To Register or Not to Register: The Benefits and Limitations of a Trademark Registration

Laura Marmulstein

Share Post:

The moment you begin using your trademark in U.S. commerce (for example, with the sale or exchange of your goods and/or services), you establish what is called “common law” trademark protection. While you have certain rights in your trademark upon use, there are various limitations to common law rights and we almost always recommend seeking registration of your trademark. Trademark registration affords you with greater rights not available under common law, though there are certain limitations on those rights, as discussed below.

Common law trademark rights are limited in geographic scope. For example, if you are the first to open a restaurant in Colorado called MINT, you establish common law trademark rights in the mark MINT in Colorado. You will be a “senior user” or “prior user” to any other business that tries to use the term MINT with restaurant services, or any related services (for example, a bar or food truck), only in Colorado and you can prevent such businesses from using this same mark in Colorado. However, you cannot prevent a business from opening a restaurant called MINT in New York, as your common law trademark rights are limited to Colorado.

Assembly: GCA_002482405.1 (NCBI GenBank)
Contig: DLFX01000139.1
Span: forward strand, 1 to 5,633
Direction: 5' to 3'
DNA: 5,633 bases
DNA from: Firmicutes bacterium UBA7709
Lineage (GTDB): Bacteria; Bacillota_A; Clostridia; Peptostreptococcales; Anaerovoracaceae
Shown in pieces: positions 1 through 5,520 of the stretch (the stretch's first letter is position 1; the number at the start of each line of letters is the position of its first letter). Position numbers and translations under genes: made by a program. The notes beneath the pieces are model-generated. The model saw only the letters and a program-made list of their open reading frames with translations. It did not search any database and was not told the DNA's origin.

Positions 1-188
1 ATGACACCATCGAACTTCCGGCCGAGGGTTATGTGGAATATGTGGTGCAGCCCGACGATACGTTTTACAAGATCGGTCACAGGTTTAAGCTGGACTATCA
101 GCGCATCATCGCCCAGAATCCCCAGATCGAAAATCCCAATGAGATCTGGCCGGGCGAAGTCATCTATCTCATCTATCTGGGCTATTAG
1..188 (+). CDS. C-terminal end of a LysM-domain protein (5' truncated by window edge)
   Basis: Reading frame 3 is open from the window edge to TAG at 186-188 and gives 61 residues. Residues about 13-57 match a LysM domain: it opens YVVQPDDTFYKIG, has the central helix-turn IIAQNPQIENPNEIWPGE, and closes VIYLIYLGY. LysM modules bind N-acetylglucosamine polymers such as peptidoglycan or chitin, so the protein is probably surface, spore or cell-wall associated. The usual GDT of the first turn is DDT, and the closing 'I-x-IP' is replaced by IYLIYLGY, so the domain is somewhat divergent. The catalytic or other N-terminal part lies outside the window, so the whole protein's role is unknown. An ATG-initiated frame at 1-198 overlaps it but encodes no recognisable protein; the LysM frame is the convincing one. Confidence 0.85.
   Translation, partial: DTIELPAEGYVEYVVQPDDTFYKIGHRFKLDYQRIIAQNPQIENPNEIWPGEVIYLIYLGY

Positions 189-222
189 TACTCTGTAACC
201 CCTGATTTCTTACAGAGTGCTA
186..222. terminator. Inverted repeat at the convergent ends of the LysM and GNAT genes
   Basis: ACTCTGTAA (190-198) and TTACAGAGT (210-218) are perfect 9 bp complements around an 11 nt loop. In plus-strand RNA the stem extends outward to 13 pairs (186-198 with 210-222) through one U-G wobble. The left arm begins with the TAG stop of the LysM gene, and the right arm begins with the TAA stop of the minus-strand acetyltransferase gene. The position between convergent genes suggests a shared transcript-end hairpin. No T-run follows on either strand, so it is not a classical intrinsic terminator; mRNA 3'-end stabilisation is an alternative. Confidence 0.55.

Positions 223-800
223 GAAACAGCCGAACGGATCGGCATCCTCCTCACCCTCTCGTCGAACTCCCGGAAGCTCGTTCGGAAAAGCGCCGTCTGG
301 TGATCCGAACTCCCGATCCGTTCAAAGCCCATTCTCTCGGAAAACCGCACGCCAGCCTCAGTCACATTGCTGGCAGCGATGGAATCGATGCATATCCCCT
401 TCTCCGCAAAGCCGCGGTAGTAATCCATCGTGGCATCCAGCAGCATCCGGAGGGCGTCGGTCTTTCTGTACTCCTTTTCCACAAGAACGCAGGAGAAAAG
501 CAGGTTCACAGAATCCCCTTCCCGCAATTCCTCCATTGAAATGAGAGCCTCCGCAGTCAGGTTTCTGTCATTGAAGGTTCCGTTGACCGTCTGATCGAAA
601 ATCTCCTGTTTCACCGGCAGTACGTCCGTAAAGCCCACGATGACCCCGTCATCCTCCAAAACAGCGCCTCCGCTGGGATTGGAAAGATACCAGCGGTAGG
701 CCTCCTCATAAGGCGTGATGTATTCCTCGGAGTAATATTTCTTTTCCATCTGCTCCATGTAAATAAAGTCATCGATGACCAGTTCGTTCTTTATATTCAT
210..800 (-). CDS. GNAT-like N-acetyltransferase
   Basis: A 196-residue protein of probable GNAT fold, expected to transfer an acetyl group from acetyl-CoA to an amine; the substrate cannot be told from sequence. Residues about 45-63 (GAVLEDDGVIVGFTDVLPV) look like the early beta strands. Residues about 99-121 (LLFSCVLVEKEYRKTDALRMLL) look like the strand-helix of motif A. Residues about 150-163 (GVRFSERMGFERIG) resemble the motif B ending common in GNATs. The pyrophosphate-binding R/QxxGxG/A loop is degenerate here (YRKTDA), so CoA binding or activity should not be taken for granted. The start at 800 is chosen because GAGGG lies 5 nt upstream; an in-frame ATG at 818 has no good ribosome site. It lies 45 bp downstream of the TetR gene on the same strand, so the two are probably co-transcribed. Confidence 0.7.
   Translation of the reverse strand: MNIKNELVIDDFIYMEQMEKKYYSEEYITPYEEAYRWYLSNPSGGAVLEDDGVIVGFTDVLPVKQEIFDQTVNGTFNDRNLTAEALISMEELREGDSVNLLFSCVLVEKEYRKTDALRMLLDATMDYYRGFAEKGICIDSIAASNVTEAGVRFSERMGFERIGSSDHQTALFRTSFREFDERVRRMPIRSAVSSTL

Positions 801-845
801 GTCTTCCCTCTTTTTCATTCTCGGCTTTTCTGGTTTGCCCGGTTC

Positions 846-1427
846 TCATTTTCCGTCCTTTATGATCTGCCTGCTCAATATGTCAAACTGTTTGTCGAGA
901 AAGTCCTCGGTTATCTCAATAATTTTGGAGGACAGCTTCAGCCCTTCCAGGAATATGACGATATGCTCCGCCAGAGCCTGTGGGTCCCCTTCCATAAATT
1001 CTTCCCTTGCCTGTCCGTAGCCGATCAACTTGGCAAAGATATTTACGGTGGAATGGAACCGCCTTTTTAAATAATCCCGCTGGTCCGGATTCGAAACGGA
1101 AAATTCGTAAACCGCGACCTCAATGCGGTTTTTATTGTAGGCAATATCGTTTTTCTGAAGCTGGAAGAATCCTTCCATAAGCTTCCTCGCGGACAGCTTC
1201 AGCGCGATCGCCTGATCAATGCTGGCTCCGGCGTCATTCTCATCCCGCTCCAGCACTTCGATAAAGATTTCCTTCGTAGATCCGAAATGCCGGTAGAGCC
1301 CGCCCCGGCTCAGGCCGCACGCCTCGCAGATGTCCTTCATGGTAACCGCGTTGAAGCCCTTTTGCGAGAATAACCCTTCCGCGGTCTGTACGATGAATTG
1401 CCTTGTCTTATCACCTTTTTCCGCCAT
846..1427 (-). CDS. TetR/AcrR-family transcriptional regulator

Because common law rights are limited in geographic scope, you may not be able to expand your restaurant under the same name to other areas where other businesses may have senior rights in the same mark. If another business obtains a trademark registration on the same mark for restaurant services, then they can claim nationwide rights and prevent you from expanding outside of Colorado, though you may be able to prevent them from entering into the Colorado market if you were using the mark first.

A trademark registration is national in scope and preserves the right to expand to other markets, provided there are no senior common law users of the mark in that market. To establish that you have senior rights over a common law user when you own a trademark registration, you can claim senior rights through your prior use of the mark in commerce in your initial geographic area prior to the common law user’s use of the mark in their geographic area, even if the areas are different. You can also claim senior rights if you filed an “intent-to-use application” prior to the common law user’s use of the mark. An intent-to-use application is a type of application that is filed when you have a bona fide intent to use the mark in commerce, but you are not yet using the mark in commerce. An intent-to-use application allows you to obtain a constructive date of first use of your mark as of the filing date of the application.